At one time there was a man, known as Crunnchu, and his wife,
Macha. There was to be a gathering at King Conchobar's court and Crunnchu wished to
attend. Macha warned him not to go for he would speak of things she did not wish to have
spoken, but he promised to say anything and left.
While at the gathering he heard someone speak of the king's horses and
how swift they were. Forgetting himself he spoke up and claimed his wife was faster.
The king had him captured and only his wife proving his boast true
could free him. At the time she was pregnant and near her time. She appealed to the king
to allow her to have the child first and then to run but he was adamant that she would run
So she raced the horses and outstripped them easily, but as she reached
the winning post she gave birth to twins.
Other people tried to reach her but found themselves lethargic. And
thus she cursed them with her dying breath.
For nine generations the warriors would be lethargic whenever Ulster
was in danger. The only ones not effected were women, children and Cu Chulainn for his
father was of the Otherworld.
While this curse was in effect two swineherds had a disagreement. Rucht
was from Connacht and Friuch was from Munster.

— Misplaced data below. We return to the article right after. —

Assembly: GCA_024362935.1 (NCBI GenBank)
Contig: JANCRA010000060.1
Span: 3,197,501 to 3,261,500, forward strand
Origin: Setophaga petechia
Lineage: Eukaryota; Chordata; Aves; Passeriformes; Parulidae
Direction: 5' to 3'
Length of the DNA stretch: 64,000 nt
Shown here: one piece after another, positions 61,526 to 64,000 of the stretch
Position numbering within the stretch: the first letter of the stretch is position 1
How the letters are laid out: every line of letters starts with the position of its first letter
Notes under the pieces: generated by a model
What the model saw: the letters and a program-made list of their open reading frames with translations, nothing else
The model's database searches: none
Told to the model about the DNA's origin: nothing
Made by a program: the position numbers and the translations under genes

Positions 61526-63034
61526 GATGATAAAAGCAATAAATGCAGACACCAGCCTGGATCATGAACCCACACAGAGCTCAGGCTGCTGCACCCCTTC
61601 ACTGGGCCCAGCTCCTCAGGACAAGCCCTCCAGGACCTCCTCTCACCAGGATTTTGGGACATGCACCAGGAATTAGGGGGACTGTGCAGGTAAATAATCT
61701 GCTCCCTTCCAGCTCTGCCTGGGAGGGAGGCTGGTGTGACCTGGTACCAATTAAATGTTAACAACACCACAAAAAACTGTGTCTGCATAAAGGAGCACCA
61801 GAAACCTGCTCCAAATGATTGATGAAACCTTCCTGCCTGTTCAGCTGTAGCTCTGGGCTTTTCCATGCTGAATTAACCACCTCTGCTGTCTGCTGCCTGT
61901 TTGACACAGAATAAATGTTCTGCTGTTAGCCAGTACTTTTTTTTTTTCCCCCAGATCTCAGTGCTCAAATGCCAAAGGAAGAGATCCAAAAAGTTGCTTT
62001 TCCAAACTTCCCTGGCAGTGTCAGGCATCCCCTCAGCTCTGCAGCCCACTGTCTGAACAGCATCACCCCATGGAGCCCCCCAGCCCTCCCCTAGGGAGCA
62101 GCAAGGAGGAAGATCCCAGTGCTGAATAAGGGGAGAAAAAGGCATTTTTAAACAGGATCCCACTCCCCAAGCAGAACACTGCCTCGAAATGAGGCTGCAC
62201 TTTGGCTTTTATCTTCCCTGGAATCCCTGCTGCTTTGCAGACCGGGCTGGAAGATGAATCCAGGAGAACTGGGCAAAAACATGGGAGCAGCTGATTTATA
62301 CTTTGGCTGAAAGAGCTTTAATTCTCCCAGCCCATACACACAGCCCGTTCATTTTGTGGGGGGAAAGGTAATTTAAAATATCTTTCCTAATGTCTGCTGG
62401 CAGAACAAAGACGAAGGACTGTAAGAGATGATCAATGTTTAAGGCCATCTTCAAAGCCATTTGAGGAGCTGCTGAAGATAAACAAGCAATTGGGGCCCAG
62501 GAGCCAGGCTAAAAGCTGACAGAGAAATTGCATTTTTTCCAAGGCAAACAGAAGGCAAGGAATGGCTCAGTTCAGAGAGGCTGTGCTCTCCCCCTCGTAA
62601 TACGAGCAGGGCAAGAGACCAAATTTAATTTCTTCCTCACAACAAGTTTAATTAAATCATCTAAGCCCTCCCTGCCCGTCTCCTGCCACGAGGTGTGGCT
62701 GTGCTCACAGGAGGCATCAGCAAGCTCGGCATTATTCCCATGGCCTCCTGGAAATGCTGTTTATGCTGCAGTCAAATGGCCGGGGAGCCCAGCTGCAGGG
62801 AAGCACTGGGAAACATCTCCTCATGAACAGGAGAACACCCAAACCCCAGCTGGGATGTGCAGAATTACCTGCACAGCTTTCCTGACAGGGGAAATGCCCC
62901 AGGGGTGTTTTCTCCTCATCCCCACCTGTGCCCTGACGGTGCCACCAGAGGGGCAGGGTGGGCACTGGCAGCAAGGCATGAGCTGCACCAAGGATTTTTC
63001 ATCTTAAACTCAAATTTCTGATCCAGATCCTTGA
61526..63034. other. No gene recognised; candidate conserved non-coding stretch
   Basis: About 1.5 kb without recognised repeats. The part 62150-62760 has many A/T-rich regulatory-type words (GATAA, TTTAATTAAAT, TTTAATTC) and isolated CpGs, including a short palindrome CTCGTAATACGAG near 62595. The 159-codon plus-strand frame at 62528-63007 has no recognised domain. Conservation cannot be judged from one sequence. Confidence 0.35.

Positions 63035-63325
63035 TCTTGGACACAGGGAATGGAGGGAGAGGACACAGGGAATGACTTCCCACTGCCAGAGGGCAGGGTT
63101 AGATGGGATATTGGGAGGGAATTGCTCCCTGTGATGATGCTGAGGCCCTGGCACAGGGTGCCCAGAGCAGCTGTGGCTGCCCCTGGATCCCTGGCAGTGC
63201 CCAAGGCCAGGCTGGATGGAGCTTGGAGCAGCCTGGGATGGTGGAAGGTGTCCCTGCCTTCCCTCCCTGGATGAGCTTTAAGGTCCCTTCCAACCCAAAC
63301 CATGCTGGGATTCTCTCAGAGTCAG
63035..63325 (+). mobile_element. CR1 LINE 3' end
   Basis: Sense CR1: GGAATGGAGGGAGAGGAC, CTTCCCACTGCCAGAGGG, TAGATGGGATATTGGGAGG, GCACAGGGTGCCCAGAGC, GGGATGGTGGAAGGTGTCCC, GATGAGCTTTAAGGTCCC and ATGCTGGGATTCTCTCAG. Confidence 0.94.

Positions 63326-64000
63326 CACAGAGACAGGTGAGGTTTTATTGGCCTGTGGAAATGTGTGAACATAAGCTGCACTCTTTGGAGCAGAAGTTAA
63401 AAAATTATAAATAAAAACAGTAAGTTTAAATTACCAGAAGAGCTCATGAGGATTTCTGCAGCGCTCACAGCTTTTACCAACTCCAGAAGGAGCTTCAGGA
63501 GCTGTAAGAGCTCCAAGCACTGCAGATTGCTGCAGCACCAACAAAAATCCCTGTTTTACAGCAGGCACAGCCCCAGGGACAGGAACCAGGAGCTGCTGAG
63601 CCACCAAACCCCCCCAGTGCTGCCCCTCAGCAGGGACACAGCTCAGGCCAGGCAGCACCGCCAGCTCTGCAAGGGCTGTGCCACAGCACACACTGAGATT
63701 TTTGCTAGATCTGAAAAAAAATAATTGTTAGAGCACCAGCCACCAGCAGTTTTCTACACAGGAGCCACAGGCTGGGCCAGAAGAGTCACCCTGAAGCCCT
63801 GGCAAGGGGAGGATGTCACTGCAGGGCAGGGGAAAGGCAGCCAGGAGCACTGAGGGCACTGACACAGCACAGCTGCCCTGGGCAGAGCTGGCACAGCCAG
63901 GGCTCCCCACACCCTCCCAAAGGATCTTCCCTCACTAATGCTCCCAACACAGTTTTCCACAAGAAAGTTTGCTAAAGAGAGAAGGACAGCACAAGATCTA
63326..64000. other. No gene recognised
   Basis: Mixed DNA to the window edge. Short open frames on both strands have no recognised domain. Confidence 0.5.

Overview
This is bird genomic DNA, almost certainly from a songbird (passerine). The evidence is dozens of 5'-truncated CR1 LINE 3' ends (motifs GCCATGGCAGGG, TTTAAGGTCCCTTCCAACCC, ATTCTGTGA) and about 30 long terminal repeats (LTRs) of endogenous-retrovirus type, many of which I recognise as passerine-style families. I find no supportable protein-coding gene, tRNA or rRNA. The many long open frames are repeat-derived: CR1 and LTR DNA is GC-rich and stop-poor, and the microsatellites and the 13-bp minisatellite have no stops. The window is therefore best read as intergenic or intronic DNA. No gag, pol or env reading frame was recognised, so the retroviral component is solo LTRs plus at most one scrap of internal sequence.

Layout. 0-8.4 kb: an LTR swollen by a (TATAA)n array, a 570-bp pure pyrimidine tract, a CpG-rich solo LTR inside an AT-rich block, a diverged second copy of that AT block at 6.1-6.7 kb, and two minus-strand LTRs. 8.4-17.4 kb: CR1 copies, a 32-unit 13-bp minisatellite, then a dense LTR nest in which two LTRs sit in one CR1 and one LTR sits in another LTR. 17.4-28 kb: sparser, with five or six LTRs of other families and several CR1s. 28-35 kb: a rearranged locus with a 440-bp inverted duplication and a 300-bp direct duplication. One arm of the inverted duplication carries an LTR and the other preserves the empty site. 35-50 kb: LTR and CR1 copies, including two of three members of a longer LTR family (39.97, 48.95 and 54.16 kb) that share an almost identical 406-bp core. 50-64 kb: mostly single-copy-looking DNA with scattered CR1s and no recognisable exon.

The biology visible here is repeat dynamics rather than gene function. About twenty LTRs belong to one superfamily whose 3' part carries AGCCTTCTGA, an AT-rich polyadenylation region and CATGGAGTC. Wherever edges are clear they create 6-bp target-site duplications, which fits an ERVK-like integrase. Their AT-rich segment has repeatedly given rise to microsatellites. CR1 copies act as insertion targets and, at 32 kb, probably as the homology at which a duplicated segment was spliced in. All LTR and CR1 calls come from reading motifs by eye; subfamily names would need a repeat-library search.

These two were great friends and also druids. At some point a dispute
broke out between the people of Connacht and Munster as to which one was a better
While these two friends tried not to let it get between them it
eventually did and they began to practise their druidic magic on each other's pigs.
Ochall, ruler of the sidh at Connacht and Bodb, ruler of the sidh at
Munster were not pleased and dismissed the swineherds.
Each blamed the other and so they began to battle each other in
different forms. For years they fought each other in the air and then they fought each
other in the water.
It was in their watery shape that they were separated. One was swallow
by a cow in Cuailnge in Ulster and the other in a well, in Connacht, when it was swallow
by a cow belonging to the queen.
Both cows gave birth to bull calves. They became the magic bulls, the
Donn of Ulster and Findbennach in Connacht.
A bull calf, sired by the Donn, was in a herd that was being led away
from the sidh at Connacht when it bellowed a challenge, only to be answered by
Findbennach. They fought a terrible fight but eventually the bull calf was beaten. He
cried out in defiance and his call was translated, for the queen, by her druids. He had
told Findbennach that if his father, the Donn, had been there, Findbennach would have been
One night, following this, Queen Medb and her consort, Ailill, were
having a discussion, regarding jealousy and greed. Ailill said that he was well off before
he married Medb, Queen of Connacht, and did not need her wealth and Medb said that she
could equal him in anything.
So when morning came they both had their possessions brought to them.
They were equal in all things except that Ailill had a bull, Findbennach, and Medb didn't.
Findbennach had scorned to be in a woman's herd and had joined Ailill's.
When she realised that she couldn't equal him, she became dejected